Cheshire West and Chester Council has issued advice to walkers visiting the countryside following recent incidents on farmland near Chester.
This comes after Mickle Trafford farmer Huw Rowlands announced he was closing permissive footpaths crossing his land because of ongoing problems including irresponsible dog owners not clearing up their animals’ mess spreading a deadly disease to his cattle.
Public rights of way officer Richard Ankers wrote: “Following recent incidents surrounding the public’s use of farmland in the Mickle Trafford area, Cheshire West and Chester Council has been asked to provide impartial advice.
"The general public is permitted by law to access areas of the countryside along formal public rights of way, which are categorised as public footpaths, public bridleways, restricted byways and byways open to all traffic (BOATs).
“Other forms of access are provided for use by the public by landholders in the form of permissive paths. These routes are provided by the landholder’s permission and as such the public has no rights to use them, nor do they have any formal, legal protection. These permissive routes can be withdrawn/closed at any time.”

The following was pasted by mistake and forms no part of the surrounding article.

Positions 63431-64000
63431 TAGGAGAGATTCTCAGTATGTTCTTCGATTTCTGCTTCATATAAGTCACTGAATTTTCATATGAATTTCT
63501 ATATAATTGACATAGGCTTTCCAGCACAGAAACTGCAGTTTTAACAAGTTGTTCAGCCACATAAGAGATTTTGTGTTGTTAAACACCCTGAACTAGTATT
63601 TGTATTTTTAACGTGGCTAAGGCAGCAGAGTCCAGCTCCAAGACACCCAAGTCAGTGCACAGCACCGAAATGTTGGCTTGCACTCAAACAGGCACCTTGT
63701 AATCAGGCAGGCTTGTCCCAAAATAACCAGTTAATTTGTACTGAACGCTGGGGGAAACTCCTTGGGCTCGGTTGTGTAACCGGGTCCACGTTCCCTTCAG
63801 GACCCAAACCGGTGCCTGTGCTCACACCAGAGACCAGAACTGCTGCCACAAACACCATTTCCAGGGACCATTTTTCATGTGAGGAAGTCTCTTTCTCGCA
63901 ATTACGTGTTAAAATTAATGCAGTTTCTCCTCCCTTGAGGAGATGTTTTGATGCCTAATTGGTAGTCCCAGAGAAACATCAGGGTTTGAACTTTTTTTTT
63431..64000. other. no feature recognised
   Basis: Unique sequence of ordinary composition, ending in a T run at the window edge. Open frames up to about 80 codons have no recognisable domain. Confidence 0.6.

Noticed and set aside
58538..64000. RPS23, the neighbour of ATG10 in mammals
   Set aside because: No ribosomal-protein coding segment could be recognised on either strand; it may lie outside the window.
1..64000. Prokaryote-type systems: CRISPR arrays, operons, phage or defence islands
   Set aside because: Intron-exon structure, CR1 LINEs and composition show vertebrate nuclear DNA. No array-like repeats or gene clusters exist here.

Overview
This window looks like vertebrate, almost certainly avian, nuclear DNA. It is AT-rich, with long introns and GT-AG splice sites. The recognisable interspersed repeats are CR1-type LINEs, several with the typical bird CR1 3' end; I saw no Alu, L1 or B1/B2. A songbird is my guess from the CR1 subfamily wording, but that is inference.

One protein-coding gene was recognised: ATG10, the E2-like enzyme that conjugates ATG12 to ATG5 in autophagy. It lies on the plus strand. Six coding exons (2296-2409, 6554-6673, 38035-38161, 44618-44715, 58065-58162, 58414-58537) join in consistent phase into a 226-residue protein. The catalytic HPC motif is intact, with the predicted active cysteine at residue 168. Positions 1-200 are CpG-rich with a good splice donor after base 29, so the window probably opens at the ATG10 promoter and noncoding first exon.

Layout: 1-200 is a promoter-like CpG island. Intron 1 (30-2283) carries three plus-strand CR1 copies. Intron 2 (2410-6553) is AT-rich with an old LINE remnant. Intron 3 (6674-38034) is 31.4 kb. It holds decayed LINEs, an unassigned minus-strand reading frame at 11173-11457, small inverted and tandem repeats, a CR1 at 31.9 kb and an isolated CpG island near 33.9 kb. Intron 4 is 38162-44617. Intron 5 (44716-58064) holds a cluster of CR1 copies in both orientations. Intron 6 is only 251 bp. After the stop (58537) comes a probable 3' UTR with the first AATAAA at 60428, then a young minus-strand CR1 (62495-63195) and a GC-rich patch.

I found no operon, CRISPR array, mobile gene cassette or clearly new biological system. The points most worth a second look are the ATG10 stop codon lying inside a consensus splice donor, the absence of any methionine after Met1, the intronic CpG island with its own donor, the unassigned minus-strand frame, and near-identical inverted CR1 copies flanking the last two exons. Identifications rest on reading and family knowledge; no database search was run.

General advice on appropriate use of public rights of way (PROW) is as follows:
■ The public may pass through and stop only to enjoy a view but not for a picnic or other activities without the landowner’s consent
■ Dogs are permitted on PROW but have no legal right to do so and should be kept under control, especially near livestock.
■ Landholders are legally permitted to shoot a dog if worrying or attacking their livestock
■ Do not deviate or allow your dog to stray from the line of a PROW, as it is an act of trespass
■ You may only legally deviate from the line of a PROW to circumnavigate an obstruction that impedes your way, for example, a large puddle
Mr Ankers stressed: “Keep to the PROW and other designated access routes/areas. Farmland is private property and to access it not on a PROW or other designated route/area would be an act of trespass for which you could be prosecuted in the courts. The ‘right to roam’ does not cover general farmland. Using land exempt from the ‘right to roam’, could again result in prosecution for trespass.”
He urges everyone to follow the Countryside Code.
For further information click here.
If you need more advice or encounter issues on the PROW network within Cheshire West and Chester, call 0300 123 8 123, email: firstname.lastname@example.org or submit a report via the council website.